Unpacking the Multiple Fulfillments
Understanding Jesus’ use of prophetic foreshortening helps us unpack the two layers of His prophecy. The two points of Jesus’ sermon could be identified as first, “The Beginnings of Sorrows,” and second, “Earth’s Final Sorrow.”
Imminent Fulfillment: The Beginnings of Sorrows
Beginning in Mark 13:5, Jesus answered His disciples’ question relating to His prophecy that the temple would be destroyed. “Tell us, when will these things be?” they ask. “And what will be the sign when all these things will be fulfilled?” Jesus explained that there will be signs (vv. 5–8) that do not signal the end of all things (v. 7b). The beginnings of sorrow will be characterized by wars and rumors of wars (v. 7), the proliferation of deceptive false christs (vv. 5–6), and religious persecution (vv. 9–13). Throughout the book of Acts, James, Peter, Stephen, Paul, and others suffer for their faith and give their testimony before rulers and ordinary people alike. Jesus’ death just a few days hence would serve as a harbinger of this persecution.
In Mark 13:8 the signs that Jesus had been describing are called “the beginnings of sorrows” or literally, “the beginning of the birth pains.” Significantly, Paul uses the same word and concept to describe the great day of judgment in 1 Thessalonians 5:3. Sudden destruction will come upon those who are not prepared, “as labor pains upon a pregnant woman. And they shall not escape.” What Jesus calls “the beginnings of sorrows” seem to describe events that would be fulfilled in the immediate future from the perspective of the disciples. The beginning of labor doesn’t tell when the delivery will occur, but it does prove that it is coming.
The beginnings of sorrows would culminate in the Roman invasion of AD 70 (13:14–20). It is estimated that under Emperor Titus more than a million Jews, who had crowded into the city against Jesus’ warning, were slaughtered. The soldiers lit fire to the temple complex and while it burned massacred children and old people, laity and priests alike. The streets ran with blood. Not surprisingly, many believers escaped because of Jesus’ warning.
Final Fulfillment: The End of the Age
As has been mentioned, Jesus used this series of historical events that would soon take place as an illustration helping to answer the disciples’ other question, “What will be the sign of your coming and the end of the age?” (Matt. 24:3).
The end of all things will be preceded by two primary signs: gospel proclamation and religious persecution. Jesus would shortly commission His disciples to bring the gospel to all nations amid great persecution (Acts 14:22). By the end of Acts, less than a decade before Jerusalem’s devastation Paul is preaching the gospel under the nose of Nero, as it were, in the heart of the most powerful empire the world has known. The gospel had made inroads into Caesar’s household (Phil. 4:22). On a grander scale, before Christ returns to judge the earth the gospel will truly be communicated to the “uttermost part of the earth” (KJV). There will be disciples in all nations (Matt. 28:19).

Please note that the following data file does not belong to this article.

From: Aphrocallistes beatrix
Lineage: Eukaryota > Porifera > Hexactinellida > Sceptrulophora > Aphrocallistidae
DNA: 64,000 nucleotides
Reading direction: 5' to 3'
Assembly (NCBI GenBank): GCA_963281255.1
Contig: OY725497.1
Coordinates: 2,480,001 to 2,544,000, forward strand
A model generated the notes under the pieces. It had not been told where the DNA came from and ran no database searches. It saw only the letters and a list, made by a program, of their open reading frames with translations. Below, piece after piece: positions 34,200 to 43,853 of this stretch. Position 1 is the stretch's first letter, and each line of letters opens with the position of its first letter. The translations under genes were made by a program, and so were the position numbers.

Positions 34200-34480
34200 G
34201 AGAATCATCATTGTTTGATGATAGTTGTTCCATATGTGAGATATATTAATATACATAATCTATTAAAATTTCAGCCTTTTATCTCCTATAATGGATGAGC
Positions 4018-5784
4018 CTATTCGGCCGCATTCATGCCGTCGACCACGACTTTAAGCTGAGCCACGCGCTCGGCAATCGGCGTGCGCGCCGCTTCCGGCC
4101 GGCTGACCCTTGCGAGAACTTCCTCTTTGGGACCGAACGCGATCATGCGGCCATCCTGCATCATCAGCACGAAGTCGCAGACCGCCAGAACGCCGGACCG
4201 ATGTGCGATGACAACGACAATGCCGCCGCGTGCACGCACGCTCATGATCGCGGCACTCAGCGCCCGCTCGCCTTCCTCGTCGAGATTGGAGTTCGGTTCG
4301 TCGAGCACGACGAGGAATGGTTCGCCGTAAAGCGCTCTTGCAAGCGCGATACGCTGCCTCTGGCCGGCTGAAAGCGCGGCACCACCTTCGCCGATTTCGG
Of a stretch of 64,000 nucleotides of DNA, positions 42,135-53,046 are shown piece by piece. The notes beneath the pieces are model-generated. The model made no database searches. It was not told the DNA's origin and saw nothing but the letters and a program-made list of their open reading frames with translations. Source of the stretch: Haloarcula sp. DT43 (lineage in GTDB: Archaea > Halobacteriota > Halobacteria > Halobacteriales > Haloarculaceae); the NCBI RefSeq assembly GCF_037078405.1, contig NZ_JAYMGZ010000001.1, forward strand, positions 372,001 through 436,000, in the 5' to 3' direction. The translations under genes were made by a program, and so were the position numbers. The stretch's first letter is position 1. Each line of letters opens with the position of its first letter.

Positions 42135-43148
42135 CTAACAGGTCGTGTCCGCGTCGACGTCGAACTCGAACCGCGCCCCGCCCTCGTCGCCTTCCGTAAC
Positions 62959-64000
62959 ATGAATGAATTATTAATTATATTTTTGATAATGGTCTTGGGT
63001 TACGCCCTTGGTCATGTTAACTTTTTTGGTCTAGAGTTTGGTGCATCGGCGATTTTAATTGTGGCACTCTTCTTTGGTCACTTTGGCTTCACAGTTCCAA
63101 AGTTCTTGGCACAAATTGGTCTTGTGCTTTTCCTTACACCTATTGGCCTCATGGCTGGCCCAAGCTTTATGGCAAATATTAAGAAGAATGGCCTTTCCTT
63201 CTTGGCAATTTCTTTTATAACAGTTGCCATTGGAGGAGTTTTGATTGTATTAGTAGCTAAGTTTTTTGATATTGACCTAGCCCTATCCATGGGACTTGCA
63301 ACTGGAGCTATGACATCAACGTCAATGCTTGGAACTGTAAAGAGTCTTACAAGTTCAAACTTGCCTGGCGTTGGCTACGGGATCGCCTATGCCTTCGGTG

At the last day, amid disturbances in the heavens (Mark 13:24–25; cf. 2 Pet. 3:10), Christ will come and gather the elect. The Scripture gives no indication that the rapture will be secret; instead, it will be preceded by public, visible signs (cf. 1 Thess. 4:16–17). The fact that Christ’s sermon culminates in a vivid description of the coming of the Son of Man (Mark 13:24–37) underscores the decisiveness of this event. All of history is careening toward the return of the great King.
How, Then, Should We Live?
Jesus’ last sermon in Mark is infused with application, largely revolving around the word watch. Seven times, Mark uses two different Greek words that mean “watch out,” “beware,” or “take heed” (13:5, 9, 23, 33, 34, 35, 37). To top off His prophetic message Jesus tells two parables with the same meaning, “Watch out!” (vv. 28–39, 34–36). Contrary to the view among some in the Thessalonian church, Christ’s command to watch does not condone a speculative or impractical searching of the signs (2 Thess. 3:12). Without question, watchfulness requires the active pursuit of godliness. Believers must watch their life so they will be ready to meet Christ when He calls (cf. 1 Cor. 16:13). There are many sleepy Christians today who are oblivious to the times. Every Christian has a place and a task in God’s kingdom. Everyone must do his part to prepare, not only himself, but others (1 Thess. 5:11) for Christ’s return. But, what does this look like?
Remember the Terror of God’s Judgment (13:24)
Judgment and hell are two scorned bywords in our day. Today it is considered uncouth to use the fear of hell as motivation to trust in Christ. “People have heard enough about hell and judgment,” they say. “We need to proclaim grace and acceptance.” But according to Christ those two approaches are not mutually exclusive. Christ graciously warns His friends of the coming Roman invasion. As terrible as it was, Rome’s judgment on Jerusalem would serve as a faint shadow of what the judgment of God will do to those who have not sought His favor through repentance and faith. The Bible uses revolting images of judgment to awaken sinners from their carelessness.